“Large pools of talent”: Mark Zuckerberg touts remote-work plan

Facebook CEO announced last week that half of the company may move to remote work over the next decade

National /
May.May 28, 2020 01:30 PM

After announcing that Facebook will move toward more working from home, Mark Zuckerberg has detailed why the plan will work in his company’s favor.

“The biggest advantages I think are access to large pools of talent who don’t live around the big cities and aren’t willing to move there,” the CEO told Andrew Ross Sorkin during a segment of CNBC’s “Squawk Box” on Thursday. “And there are a lot of people in the U.S. and in Canada and ultimately around the world that I think we, and other companies that go in this direction, will be able to access.”

Zuckerberg informed Facebook’s 45,000 workers of the shift toward a distributed workforce last week. The move could see about half the company move to remote work over the next decade.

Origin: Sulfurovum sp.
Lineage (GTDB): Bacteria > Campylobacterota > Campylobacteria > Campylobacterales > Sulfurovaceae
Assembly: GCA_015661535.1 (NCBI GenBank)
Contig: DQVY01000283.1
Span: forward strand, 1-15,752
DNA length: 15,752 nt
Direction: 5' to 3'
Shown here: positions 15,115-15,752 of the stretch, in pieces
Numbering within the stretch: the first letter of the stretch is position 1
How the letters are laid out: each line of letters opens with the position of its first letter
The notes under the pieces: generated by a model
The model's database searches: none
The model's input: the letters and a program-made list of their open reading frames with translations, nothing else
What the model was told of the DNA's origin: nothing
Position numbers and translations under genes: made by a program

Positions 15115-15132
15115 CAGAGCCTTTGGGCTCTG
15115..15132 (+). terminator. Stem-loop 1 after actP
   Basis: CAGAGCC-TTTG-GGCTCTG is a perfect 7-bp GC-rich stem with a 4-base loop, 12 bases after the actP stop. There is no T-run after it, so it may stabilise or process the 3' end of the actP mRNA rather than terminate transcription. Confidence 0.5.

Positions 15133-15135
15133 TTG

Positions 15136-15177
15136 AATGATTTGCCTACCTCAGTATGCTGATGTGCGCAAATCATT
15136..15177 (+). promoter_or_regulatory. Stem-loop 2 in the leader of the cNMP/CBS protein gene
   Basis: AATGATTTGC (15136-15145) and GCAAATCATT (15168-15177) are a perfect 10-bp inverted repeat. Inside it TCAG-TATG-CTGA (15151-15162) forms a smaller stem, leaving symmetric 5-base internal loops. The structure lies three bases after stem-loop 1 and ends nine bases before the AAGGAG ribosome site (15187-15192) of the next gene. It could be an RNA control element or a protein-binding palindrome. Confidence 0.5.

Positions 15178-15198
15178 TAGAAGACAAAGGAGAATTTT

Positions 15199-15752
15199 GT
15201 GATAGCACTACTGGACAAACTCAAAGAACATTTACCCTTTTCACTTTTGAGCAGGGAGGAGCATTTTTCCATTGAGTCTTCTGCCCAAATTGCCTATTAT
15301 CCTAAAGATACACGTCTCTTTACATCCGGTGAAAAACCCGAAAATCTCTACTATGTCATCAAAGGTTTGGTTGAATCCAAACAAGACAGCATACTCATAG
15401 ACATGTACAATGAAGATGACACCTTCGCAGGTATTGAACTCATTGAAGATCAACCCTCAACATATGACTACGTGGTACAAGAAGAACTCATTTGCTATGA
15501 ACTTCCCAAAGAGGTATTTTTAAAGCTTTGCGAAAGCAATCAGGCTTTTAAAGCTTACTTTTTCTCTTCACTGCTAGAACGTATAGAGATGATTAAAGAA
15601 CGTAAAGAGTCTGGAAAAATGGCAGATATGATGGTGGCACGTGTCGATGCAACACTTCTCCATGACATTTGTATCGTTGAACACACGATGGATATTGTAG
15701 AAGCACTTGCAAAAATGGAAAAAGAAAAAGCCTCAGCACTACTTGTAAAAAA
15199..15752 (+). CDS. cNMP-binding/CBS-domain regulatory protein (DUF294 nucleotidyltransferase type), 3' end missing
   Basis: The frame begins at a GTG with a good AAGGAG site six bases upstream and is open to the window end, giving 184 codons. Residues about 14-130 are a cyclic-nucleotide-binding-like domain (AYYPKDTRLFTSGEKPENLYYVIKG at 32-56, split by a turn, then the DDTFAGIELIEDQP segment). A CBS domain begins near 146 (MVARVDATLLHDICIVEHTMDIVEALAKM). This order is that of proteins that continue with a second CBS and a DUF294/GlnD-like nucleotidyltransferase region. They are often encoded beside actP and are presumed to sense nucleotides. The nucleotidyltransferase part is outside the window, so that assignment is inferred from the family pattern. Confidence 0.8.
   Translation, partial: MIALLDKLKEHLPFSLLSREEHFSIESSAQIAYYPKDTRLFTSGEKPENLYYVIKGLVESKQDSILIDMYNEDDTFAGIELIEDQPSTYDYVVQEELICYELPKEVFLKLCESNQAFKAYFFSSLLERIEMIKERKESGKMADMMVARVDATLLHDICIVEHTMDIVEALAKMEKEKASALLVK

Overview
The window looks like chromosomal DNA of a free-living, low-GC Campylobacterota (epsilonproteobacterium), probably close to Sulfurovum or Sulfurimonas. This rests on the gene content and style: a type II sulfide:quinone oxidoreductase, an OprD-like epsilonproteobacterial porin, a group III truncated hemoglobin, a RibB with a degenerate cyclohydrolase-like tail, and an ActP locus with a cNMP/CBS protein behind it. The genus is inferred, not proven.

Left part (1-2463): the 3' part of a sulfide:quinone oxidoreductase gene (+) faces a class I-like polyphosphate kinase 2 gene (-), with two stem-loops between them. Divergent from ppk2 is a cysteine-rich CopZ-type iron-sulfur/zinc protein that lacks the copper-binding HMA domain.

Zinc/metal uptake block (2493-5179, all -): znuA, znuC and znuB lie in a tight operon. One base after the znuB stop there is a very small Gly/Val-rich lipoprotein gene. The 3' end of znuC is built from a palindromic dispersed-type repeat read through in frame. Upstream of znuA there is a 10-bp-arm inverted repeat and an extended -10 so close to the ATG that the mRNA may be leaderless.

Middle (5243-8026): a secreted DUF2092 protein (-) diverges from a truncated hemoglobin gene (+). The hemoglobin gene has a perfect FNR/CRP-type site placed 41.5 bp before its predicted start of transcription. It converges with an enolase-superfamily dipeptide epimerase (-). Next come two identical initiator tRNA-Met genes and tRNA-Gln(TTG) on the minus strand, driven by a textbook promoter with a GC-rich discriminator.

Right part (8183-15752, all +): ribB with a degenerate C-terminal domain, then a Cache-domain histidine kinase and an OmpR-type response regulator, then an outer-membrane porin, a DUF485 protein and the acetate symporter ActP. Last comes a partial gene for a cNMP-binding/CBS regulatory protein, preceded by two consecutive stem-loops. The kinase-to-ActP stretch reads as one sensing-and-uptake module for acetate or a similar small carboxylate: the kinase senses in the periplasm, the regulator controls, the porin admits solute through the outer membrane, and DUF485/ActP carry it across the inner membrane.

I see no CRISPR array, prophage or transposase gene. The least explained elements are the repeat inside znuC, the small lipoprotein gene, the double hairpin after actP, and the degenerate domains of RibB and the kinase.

In addition to talent acquisition, Zuckerberg said he also believed the plan would benefit the environment by cutting out commuting, and foster stronger retention at the company because staff would no longer be limited to the cities where Facebook has offices.

He told CNBC that the company would first make the option of working from home available to more experienced employees, because younger employees benefited from in-office training.

In the case of very senior staff, he said it may not be realistic for them to go completely remote — and that included himself.

“I would anticipate that I’m going to spend more of my time working remotely than I did before, but I don’t think that it would be feasible for someone like me, or in a role like me, to just work remotely all the time,” he said.

Zuckerberg’s announcement could have major implications for the office industry in New York, where the company leases more than 1 million square feet of office space. It has also signed on for 1.5 million square feet in Hudson Yards, and is near a deal to lease Vornado Realty Trust’s Farley Post Office redevelopment.

Other companies, including Mastercard, have also signalled plans to reassess their physical footprints. [CNBC] — Sylvia Varnham O’Regan


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